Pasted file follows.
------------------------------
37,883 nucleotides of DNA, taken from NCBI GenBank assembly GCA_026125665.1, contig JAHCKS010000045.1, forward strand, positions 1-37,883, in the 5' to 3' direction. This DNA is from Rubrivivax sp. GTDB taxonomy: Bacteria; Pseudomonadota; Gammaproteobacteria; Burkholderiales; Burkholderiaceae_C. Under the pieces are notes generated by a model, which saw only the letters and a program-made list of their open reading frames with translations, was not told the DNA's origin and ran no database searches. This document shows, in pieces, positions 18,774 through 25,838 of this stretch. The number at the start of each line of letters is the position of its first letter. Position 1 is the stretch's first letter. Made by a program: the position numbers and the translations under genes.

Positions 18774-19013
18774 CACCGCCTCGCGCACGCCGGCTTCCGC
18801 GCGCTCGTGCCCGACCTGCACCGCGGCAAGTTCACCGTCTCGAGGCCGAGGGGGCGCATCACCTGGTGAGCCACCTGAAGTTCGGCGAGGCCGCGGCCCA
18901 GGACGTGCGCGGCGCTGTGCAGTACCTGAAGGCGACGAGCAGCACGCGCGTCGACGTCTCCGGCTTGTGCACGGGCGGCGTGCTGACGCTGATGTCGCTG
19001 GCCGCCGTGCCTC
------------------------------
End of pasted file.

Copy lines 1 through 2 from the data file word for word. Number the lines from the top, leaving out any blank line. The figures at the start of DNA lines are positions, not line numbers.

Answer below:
37,883 nucleotides of DNA, taken from NCBI GenBank assembly GCA_026125665.1, contig JAHCKS010000045.1, forward strand, positions 1-37,883, in the 5' to 3' direction. This DNA is from Rubrivivax sp. GTDB taxonomy: Bacteria; Pseudomonadota; Gammaproteobacteria; Burkholderiales; Burkholderiaceae_C. Under the pieces are notes generated by a model, which saw only the letters and a program-made list of their open reading frames with translations, was not told the DNA's origin and ran no database searches. This document shows, in pieces, positions 18,774 through 25,838 of this stretch. The number at the start of each line of letters is the position of its first letter. Position 1 is the stretch's first letter. Made by a program: the position numbers and the translations under genes.

Positions 18774-19013